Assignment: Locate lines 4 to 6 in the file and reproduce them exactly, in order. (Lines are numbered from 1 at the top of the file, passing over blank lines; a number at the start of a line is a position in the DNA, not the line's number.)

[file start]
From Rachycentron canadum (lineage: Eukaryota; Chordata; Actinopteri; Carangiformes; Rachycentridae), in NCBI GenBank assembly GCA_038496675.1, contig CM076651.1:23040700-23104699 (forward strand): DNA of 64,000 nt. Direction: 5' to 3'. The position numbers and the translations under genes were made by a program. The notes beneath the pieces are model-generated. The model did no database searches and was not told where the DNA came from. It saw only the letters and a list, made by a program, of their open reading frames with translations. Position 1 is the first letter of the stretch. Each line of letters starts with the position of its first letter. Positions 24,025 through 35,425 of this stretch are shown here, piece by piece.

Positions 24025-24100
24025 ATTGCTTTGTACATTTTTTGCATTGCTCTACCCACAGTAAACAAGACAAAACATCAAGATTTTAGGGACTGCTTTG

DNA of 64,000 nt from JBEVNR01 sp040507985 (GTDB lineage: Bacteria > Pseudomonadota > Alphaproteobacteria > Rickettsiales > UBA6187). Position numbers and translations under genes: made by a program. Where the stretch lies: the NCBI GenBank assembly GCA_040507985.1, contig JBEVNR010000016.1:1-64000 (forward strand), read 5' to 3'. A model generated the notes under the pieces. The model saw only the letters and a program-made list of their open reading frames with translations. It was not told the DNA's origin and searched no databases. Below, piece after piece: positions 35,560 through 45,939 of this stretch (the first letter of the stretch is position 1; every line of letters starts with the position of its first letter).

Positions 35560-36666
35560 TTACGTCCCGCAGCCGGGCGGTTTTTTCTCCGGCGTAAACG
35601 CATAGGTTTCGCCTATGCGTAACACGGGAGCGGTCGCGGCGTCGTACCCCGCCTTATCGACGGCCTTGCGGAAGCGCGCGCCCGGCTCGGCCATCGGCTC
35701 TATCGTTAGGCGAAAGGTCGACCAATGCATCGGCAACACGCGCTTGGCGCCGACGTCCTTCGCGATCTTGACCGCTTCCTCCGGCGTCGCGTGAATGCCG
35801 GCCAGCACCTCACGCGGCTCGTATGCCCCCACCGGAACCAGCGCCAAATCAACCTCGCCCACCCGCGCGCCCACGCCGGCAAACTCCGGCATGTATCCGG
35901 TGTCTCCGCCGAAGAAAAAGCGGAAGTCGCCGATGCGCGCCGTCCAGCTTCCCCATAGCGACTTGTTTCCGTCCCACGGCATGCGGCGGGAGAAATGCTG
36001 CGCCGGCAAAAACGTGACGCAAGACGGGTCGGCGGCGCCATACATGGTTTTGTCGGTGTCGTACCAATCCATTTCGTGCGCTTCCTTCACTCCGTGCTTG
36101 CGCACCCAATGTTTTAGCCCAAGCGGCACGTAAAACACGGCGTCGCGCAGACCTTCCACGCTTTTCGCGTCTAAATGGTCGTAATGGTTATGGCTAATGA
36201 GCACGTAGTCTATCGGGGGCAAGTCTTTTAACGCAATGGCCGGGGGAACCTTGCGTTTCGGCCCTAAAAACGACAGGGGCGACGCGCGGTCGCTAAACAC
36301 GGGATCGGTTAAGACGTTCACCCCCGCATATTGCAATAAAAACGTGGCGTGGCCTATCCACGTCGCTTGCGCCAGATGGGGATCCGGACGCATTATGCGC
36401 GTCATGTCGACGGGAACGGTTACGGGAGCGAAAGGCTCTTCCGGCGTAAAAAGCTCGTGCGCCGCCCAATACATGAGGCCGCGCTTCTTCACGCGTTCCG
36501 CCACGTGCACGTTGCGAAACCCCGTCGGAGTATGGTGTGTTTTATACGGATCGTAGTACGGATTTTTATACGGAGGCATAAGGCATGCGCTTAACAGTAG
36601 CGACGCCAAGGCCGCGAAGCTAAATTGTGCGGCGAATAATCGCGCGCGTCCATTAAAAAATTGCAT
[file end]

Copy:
DNA of 64,000 nt from JBEVNR01 sp040507985 (GTDB lineage: Bacteria > Pseudomonadota > Alphaproteobacteria > Rickettsiales > UBA6187). Position numbers and translations under genes: made by a program. Where the stretch lies: the NCBI GenBank assembly GCA_040507985.1, contig JBEVNR010000016.1:1-64000 (forward strand), read 5' to 3'. A model generated the notes under the pieces. The model saw only the letters and a program-made list of their open reading frames with translations. It was not told the DNA's origin and searched no databases. Below, piece after piece: positions 35,560 through 45,939 of this stretch (the first letter of the stretch is position 1; every line of letters starts with the position of its first letter).

Positions 35560-36666
35560 TTACGTCCCGCAGCCGGGCGGTTTTTTCTCCGGCGTAAACG